War of the Rebellion: Serial 025 Page 0209 Chapter XXIX. CORRESPONDENCE, ETC.-UNION.

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Memphis, September 8, 1862.

Brigadier General MORGAN L. SMITH,

Commanding First Brigadier:

SIR: In continuation of the subject of our conversation of yesterday I now instruct you to march about 1,200 men, selected from the regiments of your brigade, to a point on the other side of the Nonconah where it is crossed by the Pigeon Roost road, where they will bivouac to-night. At that point Colonel Grierson, Sixth Illinois Cavalry, will report to you with about 400 well selected and equipped cavalry and one of our best light batteries. You will then assume command of the whole. See that there are five days' rations on hand and all the tools necessary to effect the object of your expedition.

The object is the destruction of a new bridge under process of construction across Coldwater, about 7 miles below the town of hernando, and to drive away any force in that neighborhood. To effect this I leave you to act [with] discretion, but suggest that you detach about 100 cavalry to Germantown from your rendezvous with orders to join you afterward by Hernando; with your force then to move rapidly on Hernando, sending the cavalry to the bridge to see if it is guarded by cavalry only or by infantry and artillery. If there be artillery or any large party of infantry the cavalry should not be drawn within range, but return and report to you, when you can act with energy but due caution.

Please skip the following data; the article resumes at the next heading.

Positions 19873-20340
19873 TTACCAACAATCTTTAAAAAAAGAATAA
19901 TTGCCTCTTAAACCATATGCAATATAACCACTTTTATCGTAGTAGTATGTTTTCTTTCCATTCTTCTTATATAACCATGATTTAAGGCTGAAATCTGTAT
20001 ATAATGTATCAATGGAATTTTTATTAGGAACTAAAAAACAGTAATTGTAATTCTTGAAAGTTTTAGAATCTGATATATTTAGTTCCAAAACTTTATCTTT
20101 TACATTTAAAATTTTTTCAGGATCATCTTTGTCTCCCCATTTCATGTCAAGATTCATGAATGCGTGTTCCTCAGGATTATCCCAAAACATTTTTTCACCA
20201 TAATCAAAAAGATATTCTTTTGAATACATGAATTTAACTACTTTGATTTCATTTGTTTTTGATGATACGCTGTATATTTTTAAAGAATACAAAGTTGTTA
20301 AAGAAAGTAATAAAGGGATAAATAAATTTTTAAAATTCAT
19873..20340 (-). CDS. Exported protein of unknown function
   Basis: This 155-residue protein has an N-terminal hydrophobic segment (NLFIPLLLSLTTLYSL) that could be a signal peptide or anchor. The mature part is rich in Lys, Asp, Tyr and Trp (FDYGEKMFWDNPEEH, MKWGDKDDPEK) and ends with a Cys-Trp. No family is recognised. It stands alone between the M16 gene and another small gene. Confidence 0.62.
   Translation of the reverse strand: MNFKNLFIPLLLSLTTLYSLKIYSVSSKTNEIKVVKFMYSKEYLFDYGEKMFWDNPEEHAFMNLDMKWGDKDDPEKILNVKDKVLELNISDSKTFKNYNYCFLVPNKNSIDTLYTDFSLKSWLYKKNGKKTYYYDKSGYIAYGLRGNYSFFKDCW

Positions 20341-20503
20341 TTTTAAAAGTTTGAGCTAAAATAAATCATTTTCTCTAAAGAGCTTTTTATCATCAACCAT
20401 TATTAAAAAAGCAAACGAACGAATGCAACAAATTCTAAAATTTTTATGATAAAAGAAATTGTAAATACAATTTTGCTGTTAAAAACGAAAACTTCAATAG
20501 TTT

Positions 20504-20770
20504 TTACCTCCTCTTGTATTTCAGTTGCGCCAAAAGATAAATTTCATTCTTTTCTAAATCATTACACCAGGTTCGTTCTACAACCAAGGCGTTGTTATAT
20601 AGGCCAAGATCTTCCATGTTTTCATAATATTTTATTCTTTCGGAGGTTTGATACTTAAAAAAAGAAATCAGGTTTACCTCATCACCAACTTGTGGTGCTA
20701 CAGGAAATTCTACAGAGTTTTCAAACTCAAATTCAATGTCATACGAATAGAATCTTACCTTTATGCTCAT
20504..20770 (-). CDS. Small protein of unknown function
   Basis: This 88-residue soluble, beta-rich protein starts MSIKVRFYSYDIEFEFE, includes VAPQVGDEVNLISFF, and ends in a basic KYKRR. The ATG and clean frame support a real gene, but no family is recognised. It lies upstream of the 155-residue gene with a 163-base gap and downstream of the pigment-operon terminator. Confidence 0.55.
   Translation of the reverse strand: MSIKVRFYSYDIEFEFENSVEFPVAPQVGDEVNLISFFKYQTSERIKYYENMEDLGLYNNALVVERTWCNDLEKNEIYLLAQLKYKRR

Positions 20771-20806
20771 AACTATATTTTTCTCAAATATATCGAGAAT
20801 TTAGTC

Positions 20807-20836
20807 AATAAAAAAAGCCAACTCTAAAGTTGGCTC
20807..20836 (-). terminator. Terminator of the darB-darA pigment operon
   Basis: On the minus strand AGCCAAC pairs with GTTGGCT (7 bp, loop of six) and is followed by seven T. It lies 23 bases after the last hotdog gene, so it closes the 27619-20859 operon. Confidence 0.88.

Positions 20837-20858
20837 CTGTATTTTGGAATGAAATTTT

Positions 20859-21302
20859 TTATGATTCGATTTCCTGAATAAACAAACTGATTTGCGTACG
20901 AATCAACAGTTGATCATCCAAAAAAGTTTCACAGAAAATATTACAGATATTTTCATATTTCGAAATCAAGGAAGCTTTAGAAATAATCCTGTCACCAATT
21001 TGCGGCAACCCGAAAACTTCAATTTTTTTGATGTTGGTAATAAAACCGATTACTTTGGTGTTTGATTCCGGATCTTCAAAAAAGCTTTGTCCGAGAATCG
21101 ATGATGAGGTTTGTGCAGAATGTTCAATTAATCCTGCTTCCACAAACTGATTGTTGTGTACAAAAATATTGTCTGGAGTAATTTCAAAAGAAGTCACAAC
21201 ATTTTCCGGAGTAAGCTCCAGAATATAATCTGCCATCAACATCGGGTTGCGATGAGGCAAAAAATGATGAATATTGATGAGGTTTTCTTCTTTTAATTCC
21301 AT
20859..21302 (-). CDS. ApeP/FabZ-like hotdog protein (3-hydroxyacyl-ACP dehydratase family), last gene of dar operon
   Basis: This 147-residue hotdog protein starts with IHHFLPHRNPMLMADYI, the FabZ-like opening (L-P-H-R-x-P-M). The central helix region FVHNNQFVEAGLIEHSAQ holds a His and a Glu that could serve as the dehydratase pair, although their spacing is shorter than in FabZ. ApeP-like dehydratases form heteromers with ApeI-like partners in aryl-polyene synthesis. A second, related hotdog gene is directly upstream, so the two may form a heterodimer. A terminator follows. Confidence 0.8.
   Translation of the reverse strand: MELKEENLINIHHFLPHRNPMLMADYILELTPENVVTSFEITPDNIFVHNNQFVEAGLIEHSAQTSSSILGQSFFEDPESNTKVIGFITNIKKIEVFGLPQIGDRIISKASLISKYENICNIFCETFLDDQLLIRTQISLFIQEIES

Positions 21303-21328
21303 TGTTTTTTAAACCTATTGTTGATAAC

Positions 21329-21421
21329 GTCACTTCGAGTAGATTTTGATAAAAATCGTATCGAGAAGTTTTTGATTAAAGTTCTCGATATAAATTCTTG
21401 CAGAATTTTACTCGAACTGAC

At about the time of the destruction of that bridge you will also cause to be destroyed a large section of the railroad track so effectually that it cannot be repaired, burning ties and bending the iron in such a way as to be utterly useless. The railroad bridge is already broken, but I want it so destroyed that it cannot be repaired this season. If you find surely that only a light force is at Senatobia you may attack that place and destroy it effectually, so as to be useless for the enemy.

Let your movements be rapid and decisive, keeping your own counsels and confiding only in two or three officers next in rank to yourself.

The only force capable of resisting you of which I have any knowledge is at Abbeville or Holly Springs. Therefore if you hear of any advance from that quarter look well to the roads to the front.

Leave in charge of your camps some responsible officer, who will command the fragment of your brigade, with positive orders to keep all the men in their camps and to see the guard well kept up.

I think you can accomplish all and return to your camp by Saturday, but leave this to you. Having a good force of cavalry you can keep me advised of anything that should be known to me and at the same time watch your own flanks.

I am, &c., your obedient servant,


Major-General, Commanding.


September 9, 1862-11 a. m.

Major-General HALLECK, General-in-Chief:

For two days now I have been advised of the advance of Price and Van Dorn on this place. I presume there is no doubt of the advance